A black man who has been on death row in California for a quarter century has been granted a new trial by a federal judge because the jury was all-white and the prosecutor dismissed the only black juror in the pool. The Worldnetdaily has a take on this that is so bizarrely out of touch with reality as to be perverse:
In California, a death-row inmate had his conviction for a horrific double murder in the late 1980s overturned. The surprising reason for the reversal wasn’t new-found evidence or poor legal counsel – it’s due to the fact that none of the jurors in the original trial were African-American.
According to the San Francisco Chronicle, Sam Crittenden will receive a retrial after his lawyers successfully argued before a Sacramento judge that the prosecutor who tried the case demonstrated racial bias when he dismissed the lone prospective black juror from the jury pool.
Jack Cashill, who has written about the similarly racially charged George Zimmerman trial in his new book “If I Had a Son: Race, Guns, and the Railroading of George Zimmerman,” believes Crittenden’s case demonstrates a growing demand for two separate systems of justice in America.
“As the Crittenden case suggests, we may be moving towards two separate systems of justice at the federal level, one for African-Americans and one for everyone else,” Cashill commented to WND.
Cashill is nothing short of delusional if he believes that we don’t already have two separate justice systems, one for blacks and one for whites. But it works precisely the opposite of how he absurdly thinks it does. I’ve documented this for the better part of the last decade on this blog and I won’t bother rehashing the voluminous data that supports it, but let’s look specifically at the question of whether having an all-white jury creates a bias against black defendants.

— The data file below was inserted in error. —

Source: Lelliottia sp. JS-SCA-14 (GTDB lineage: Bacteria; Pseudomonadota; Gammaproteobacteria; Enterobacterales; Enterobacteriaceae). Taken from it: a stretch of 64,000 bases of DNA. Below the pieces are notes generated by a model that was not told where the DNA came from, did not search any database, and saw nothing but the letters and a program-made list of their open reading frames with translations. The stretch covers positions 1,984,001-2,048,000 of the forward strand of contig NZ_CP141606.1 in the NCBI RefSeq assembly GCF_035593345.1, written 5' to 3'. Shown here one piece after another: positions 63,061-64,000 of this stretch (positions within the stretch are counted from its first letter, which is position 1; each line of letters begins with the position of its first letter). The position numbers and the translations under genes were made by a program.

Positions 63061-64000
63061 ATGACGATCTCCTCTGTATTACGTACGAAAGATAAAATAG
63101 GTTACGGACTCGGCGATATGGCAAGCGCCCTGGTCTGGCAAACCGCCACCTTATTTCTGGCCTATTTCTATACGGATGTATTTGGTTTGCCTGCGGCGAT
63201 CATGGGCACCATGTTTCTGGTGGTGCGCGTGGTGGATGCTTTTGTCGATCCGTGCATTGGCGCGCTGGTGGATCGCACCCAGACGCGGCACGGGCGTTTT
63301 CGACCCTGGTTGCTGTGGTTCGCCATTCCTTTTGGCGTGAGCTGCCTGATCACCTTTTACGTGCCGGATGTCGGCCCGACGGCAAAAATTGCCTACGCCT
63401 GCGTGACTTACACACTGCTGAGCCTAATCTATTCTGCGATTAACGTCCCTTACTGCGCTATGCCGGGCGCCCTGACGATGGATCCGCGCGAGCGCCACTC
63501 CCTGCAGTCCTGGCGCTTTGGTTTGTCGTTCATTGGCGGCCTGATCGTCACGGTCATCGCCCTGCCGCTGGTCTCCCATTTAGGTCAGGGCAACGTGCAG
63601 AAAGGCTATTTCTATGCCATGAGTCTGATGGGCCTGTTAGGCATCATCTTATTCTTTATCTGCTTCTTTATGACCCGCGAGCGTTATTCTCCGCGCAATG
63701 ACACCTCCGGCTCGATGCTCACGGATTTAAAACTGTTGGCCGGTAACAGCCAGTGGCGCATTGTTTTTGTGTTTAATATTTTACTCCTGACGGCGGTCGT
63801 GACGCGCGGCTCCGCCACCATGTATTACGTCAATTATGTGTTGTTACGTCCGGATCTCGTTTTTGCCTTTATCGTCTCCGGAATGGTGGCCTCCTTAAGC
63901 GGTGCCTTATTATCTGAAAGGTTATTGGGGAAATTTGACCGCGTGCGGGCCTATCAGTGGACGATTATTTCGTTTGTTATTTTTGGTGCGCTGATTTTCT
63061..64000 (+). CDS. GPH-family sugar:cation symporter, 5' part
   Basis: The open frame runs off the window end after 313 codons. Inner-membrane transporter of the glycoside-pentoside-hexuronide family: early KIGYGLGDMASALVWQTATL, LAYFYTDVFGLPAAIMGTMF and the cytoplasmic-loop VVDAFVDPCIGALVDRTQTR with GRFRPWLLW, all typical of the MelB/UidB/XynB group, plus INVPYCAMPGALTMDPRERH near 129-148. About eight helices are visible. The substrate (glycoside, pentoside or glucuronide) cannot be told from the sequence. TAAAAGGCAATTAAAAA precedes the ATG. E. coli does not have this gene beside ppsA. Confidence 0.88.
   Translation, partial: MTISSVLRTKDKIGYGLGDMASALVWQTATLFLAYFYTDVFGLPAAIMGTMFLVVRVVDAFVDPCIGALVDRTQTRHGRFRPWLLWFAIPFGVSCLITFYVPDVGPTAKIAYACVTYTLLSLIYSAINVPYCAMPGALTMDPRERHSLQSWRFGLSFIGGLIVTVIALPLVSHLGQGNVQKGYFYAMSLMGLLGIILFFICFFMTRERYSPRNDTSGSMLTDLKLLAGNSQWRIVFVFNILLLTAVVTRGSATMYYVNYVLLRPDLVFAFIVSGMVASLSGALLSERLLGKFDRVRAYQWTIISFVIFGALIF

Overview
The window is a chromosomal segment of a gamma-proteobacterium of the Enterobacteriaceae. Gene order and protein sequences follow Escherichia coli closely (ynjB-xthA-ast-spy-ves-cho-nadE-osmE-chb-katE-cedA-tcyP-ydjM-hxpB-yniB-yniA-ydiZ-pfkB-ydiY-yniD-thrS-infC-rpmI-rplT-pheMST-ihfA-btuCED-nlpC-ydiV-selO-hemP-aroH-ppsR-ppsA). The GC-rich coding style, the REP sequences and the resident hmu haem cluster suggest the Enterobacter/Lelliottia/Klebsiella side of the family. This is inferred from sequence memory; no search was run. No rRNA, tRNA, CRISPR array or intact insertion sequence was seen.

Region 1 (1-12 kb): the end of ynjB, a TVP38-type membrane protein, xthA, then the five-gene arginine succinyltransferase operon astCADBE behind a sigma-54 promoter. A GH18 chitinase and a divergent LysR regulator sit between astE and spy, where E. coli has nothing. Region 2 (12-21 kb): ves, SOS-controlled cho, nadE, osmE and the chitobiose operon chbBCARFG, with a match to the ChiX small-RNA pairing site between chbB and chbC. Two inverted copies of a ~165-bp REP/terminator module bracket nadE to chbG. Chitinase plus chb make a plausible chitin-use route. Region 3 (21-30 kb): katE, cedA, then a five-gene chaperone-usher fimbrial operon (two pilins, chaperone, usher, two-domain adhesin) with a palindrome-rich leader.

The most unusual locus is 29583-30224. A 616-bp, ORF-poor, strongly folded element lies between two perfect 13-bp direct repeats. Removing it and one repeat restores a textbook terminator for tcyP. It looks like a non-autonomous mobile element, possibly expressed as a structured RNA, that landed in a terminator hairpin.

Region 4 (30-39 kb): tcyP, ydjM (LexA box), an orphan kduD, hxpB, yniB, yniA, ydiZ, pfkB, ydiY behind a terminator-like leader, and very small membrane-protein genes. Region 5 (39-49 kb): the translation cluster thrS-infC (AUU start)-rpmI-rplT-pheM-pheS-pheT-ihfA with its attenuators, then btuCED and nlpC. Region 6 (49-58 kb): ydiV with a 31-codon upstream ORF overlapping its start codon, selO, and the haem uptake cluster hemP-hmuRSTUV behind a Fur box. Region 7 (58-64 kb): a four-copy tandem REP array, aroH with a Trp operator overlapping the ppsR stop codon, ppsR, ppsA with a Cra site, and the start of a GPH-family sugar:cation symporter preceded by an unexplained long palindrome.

The short answer: Yes. The long answer: Hell yes. There are dozens of studies that show this to be true. Like this one:
A new study conducted by researchers at Duke University found that the racial composition of jury pools has a profound effect on the probability of a black defendant being convicted. According to the study led by Professor Patrick Bayer of Duke, juries formed from all-white jury pools in Florida convicted black defendants 16 percent more often than white defendants. In cases with no black potential jurors in the jury pool, black defendants were convicted 81 percent of the time, while white defendants were convicted 66 percent of the time. When at least one member of the jury pool was black, the conviction rates for white (73%) and black (71%) defendants were nearly identical. Professor Bayer commented, “I think this is the first strong and convincing evidence that the racial composition of the jury pool actually has a major effect on trial outcomes… Simply put, the luck of the draw on the racial composition of the jury pool has a lot to do with whether someone is convicted and that raises obvious concerns about the fairness of our criminal justice system.”
The fact is that white people are still far more likely to view blacks as inherently more likely to be criminals and that prejudice has a significant effect on their ability to remain objective when deciding whether a black defendant is guilty or not. Prosecutors know this, which is why they will go out of their way to strike black jurors from the jury pool if the defendant is black. The Equal Justice Initiative has documented the clear patterns of prosecutors doing so while offering empty pretexts for their actions. And the courts have casually allowed this to go on despite volumes of research on how strongly it biases the juries.
A separate criminal justice system for black people? We’ve had that for hundreds of years.
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